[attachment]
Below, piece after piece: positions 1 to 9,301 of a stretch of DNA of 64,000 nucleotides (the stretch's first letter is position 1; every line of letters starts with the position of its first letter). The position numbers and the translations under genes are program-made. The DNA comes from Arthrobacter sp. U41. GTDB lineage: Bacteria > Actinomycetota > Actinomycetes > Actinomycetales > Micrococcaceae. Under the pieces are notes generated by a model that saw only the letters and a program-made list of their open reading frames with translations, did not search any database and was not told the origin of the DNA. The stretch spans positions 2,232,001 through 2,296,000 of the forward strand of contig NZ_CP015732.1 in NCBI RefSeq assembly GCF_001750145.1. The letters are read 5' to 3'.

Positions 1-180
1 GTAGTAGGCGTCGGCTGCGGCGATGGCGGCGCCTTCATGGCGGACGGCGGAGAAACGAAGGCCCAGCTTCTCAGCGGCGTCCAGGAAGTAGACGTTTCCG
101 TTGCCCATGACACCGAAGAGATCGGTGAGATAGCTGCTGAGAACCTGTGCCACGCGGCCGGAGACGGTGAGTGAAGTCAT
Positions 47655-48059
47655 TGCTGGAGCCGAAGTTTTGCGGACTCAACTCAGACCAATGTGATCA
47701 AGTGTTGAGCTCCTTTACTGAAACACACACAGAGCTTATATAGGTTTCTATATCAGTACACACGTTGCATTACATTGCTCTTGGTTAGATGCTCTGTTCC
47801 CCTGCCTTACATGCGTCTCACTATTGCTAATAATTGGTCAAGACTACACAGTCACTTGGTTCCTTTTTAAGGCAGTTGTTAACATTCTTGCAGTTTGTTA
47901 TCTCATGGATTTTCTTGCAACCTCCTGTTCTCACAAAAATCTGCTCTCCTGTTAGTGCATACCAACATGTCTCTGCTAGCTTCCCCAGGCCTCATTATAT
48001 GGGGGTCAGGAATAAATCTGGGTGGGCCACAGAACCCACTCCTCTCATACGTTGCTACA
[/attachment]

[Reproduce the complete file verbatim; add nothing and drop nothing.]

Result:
Below, piece after piece: positions 1 to 9,301 of a stretch of DNA of 64,000 nucleotides (the stretch's first letter is position 1; every line of letters starts with the position of its first letter). The position numbers and the translations under genes are program-made. The DNA comes from Arthrobacter sp. U41. GTDB lineage: Bacteria > Actinomycetota > Actinomycetes > Actinomycetales > Micrococcaceae. Under the pieces are notes generated by a model that saw only the letters and a program-made list of their open reading frames with translations, did not search any database and was not told the origin of the DNA. The stretch spans positions 2,232,001 through 2,296,000 of the forward strand of contig NZ_CP015732.1 in NCBI RefSeq assembly GCF_001750145.1. The letters are read 5' to 3'.

Positions 1-180
1 GTAGTAGGCGTCGGCTGCGGCGATGGCGGCGCCTTCATGGCGGACGGCGGAGAAACGAAGGCCCAGCTTCTCAGCGGCGTCCAGGAAGTAGACGTTTCCG
101 TTGCCCATGACACCGAAGAGATCGGTGAGATAGCTGCTGAGAACCTGTGCCACGCGGCCGGAGACGGTGAGTGAAGTCAT
Positions 47655-48059
47655 TGCTGGAGCCGAAGTTTTGCGGACTCAACTCAGACCAATGTGATCA
47701 AGTGTTGAGCTCCTTTACTGAAACACACACAGAGCTTATATAGGTTTCTATATCAGTACACACGTTGCATTACATTGCTCTTGGTTAGATGCTCTGTTCC
47801 CCTGCCTTACATGCGTCTCACTATTGCTAATAATTGGTCAAGACTACACAGTCACTTGGTTCCTTTTTAAGGCAGTTGTTAACATTCTTGCAGTTTGTTA
47901 TCTCATGGATTTTCTTGCAACCTCCTGTTCTCACAAAAATCTGCTCTCCTGTTAGTGCATACCAACATGTCTCTGCTAGCTTCCCCAGGCCTCATTATAT
48001 GGGGGTCAGGAATAAATCTGGGTGGGCCACAGAACCCACTCCTCTCATACGTTGCTACA